Apple is updating its MacBook Pro lineup with new models featuring more powerful Apple Silicon chips, adding a new 3rd-gen set of AirPods Pro to its lineup, and announcing a cheaper Apple Music plan.

Here are the latest updates from Apple’s Unleashed event, in reverse chronological order.

Update: For more details on Apple’s new laptops and the chips that power them, check out our article on the new 2021 MacBook Pro laptops.

Apple introduces 10-core M1 Pro chip with 16-core graphics and 10-core M1 Max with 32-core graphics, delivering 70% better CPU performance and 2-4X faster GPU performance than the M1. Apple says they use far less power than PCs with discret4e graphics. pic.twitter.com/EMIctBwtac

— Liliputing (@liliputingnews) October 18, 2021

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  1. Lots of things for Macbook users to be excited about with these announcements, but it wouldn’t be a Mac product without some really big concerns.

    The increase beyond 1 external display is late, but appreciated. I’m really hopeful that the new models will also improve individual external display support as well, like offering proper/full support for HDMI and Displayport (current M1 models are extremely lacking in even some of the most basic features of HDMI, such as resolutions that aren’t 1080 or 4K, or anything beyond 60hz).

    It’s rather disappointing (but not unexpected) that Apple chose to not bring back USB-A. Even 6 years after Apple stopped including USB-A ports in new models, I still find it incredibly annoying. Using adapters is really only an acceptable solution if you use your Macbook in a fixed location, because those adapters get really cumbersome when you find one that actually includes all the ports you want.

    I’m extremely happy about the return to Mag-safe. This is probably the only innovation that Apple has made in the past 20 years that I think was a resounding success.

    I can’t consider either of these laptops. The screen notch is a big deal breaker, and the lack of USB-A makes me want to just stay with my current Macbook. The extra CPU/GPU power is cool, but I’m nowhere near the limits of my current M1.

    1. Gotta query the resolution issue since my M1 MBP is driving a 5120×1440 display at 70Hz happily. Unfortunately it won’t output other aspect ratios so I can’t output 2560×1440 for PbP.

      What issue are you facing?

      1. The issue is that I can’t go beyond 60hz using HDMI. I have a 30″ 2560×1080 Ultrawide that supports 200hz. Of course, that specific refresh is only supported over Displayport, as HDMI 2.0 can only support a max of 180hz at that resolution. However the monitor’s manual confirms that the HDMI input does indeed support 180hz, and I achieve that refresh rate with my Windows computers.

        With my M1 Macbook, using either generation of Apple’s multiport adapter (the earlier one uses HDMI 1.4, and the later one HDMI 2.0), I can only use a max of 60hz (HDMI 1.4 should support up to 100hz on this res). The refresh rate option is greyed-out in the Display settings, indicating that I can’t override it, even with the Option-key method. And the terminal commands for it don’t allow it either.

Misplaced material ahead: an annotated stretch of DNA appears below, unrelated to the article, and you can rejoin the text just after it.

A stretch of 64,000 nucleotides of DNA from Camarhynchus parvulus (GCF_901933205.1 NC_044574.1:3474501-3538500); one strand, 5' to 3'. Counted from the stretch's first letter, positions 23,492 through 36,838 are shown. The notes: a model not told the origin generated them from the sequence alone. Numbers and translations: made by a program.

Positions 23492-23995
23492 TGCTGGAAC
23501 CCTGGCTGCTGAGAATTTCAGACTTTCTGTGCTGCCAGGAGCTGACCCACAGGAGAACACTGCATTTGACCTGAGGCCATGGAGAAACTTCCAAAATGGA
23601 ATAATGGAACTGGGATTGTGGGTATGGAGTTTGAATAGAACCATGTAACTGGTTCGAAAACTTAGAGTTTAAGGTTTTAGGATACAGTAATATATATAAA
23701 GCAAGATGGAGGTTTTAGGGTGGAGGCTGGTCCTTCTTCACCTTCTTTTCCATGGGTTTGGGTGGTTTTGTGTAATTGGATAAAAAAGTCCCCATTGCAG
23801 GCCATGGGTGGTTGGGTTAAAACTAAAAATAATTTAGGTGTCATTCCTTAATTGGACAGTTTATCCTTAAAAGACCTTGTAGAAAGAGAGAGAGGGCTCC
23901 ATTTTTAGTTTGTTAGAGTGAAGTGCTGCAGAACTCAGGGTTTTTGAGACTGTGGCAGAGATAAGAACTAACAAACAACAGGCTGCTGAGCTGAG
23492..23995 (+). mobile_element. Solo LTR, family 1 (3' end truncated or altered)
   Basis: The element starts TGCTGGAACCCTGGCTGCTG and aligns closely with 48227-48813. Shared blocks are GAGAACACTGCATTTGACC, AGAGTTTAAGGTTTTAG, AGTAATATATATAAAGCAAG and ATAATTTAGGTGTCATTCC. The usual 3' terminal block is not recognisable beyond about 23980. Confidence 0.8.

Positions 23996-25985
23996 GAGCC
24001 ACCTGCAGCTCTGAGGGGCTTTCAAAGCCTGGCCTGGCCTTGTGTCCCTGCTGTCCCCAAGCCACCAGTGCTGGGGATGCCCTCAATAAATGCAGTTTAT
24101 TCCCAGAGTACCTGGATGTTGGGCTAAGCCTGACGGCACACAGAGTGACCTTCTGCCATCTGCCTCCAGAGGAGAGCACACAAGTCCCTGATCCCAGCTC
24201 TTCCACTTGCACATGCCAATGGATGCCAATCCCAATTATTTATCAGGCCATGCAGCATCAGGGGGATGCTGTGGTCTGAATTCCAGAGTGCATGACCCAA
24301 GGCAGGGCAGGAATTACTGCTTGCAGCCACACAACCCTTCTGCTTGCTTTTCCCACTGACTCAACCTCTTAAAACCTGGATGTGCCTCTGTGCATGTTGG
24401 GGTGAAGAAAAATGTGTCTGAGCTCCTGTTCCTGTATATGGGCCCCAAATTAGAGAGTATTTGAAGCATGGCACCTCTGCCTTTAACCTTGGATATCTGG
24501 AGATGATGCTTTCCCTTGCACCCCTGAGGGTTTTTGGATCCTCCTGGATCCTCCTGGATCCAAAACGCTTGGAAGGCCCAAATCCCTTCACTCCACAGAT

My assumption is that either the adapters are just hard coded for the resolutions and refresh rates it supports (rather than actually supporting the entire HDMI standard) or MacOS just doesn’t allow beyond 60hz when you convert to HDMI?

        Because I’ve read online of people using M1 Macbooks with Thunderbolt-to-Displayport cables, and achieving 144hz on Ultrawide monitors.

        I’m just not willing to use Displayport on my Macbook, because my monitor only has 1 Displayport input, and I use that for my gaming PC. I’d like to get at least over 100hz using HDMI.

        Also, my monitor has a USB-C input, and the M1 doesn’t support that at all. Reading online, it appears the issue is that the M1 doesn’t support Displayport Alt-Mode, which is what my monitor requires.

  2. Looks like TSMC 5nm silicon performs well. Soon AMD will release their 5nm Ryzen chips and then hopefully Intel can release their 5nm i3 chip. TSMC will be laughing all the way to the bank.

    1. …I don’t think I would use the word “laughing”, but I’d anger a lot of people if I described why exactly I don’t think TSMC would find its current situation amusing and why we should all be very concerned about the availability of computers if they ever disappear.

  3. Oh great, the rumors were true.
    If it wasn’t for the fact that marketing thinks that to attract the competition’s users they need to do everything like the competition, then make compromises with what their usual market actually wants, screwing everything up in the process, I wouldn’t have to care.
    But as it is, it’s going to be very annoying in a few years where every laptop screen has a cursed notch or hole punch in it. Sure, apple can put automatic NOTCH formatting into the global menu. But what’s Windows or Linux DE’s going to do about it? They have to come up with something, because asking laptop makers to not copy apple is like spitting into the wind.

    1. The only rumour that wasn’t true was the return of USB-A.

      I was prepared to buy a new Macbook Pro if that one turned out to be true. Apple’s multi-port adapter only has 1x USB-A port, and if you want more than that, you need to buy one of the extremely cumbersome hubs that are available from 3rd parties, and I’ve had a hard time understanding the extremely ambiguous support offered for Video-output from most 3rd party hubs (they all say “supports [email protected]”, but nothing else).